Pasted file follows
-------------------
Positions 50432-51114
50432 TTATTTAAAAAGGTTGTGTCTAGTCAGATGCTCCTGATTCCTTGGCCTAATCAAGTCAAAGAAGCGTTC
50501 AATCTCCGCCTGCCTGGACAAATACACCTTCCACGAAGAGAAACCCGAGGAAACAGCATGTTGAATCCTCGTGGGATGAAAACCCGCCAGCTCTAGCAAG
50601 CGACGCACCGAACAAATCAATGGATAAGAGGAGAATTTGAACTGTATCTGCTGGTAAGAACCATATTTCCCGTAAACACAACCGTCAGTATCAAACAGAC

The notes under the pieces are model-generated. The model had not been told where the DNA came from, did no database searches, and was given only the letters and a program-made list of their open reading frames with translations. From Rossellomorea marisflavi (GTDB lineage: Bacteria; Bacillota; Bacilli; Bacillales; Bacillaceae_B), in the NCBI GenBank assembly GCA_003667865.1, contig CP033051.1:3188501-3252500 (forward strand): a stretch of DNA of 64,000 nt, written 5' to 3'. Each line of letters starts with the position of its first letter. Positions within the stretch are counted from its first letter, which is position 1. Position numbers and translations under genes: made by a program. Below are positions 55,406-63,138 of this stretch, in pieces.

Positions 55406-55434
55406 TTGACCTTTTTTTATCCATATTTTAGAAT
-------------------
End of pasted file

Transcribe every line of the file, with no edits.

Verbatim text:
Positions 50432-51114
50432 TTATTTAAAAAGGTTGTGTCTAGTCAGATGCTCCTGATTCCTTGGCCTAATCAAGTCAAAGAAGCGTTC
50501 AATCTCCGCCTGCCTGGACAAATACACCTTCCACGAAGAGAAACCCGAGGAAACAGCATGTTGAATCCTCGTGGGATGAAAACCCGCCAGCTCTAGCAAG
50601 CGACGCACCGAACAAATCAATGGATAAGAGGAGAATTTGAACTGTATCTGCTGGTAAGAACCATATTTCCCGTAAACACAACCGTCAGTATCAAACAGAC

The notes under the pieces are model-generated. The model had not been told where the DNA came from, did no database searches, and was given only the letters and a program-made list of their open reading frames with translations. From Rossellomorea marisflavi (GTDB lineage: Bacteria; Bacillota; Bacilli; Bacillales; Bacillaceae_B), in the NCBI GenBank assembly GCA_003667865.1, contig CP033051.1:3188501-3252500 (forward strand): a stretch of DNA of 64,000 nt, written 5' to 3'. Each line of letters starts with the position of its first letter. Positions within the stretch are counted from its first letter, which is position 1. Position numbers and translations under genes: made by a program. Below are positions 55,406-63,138 of this stretch, in pieces.

Positions 55406-55434
55406 TTGACCTTTTTTTATCCATATTTTAGAAT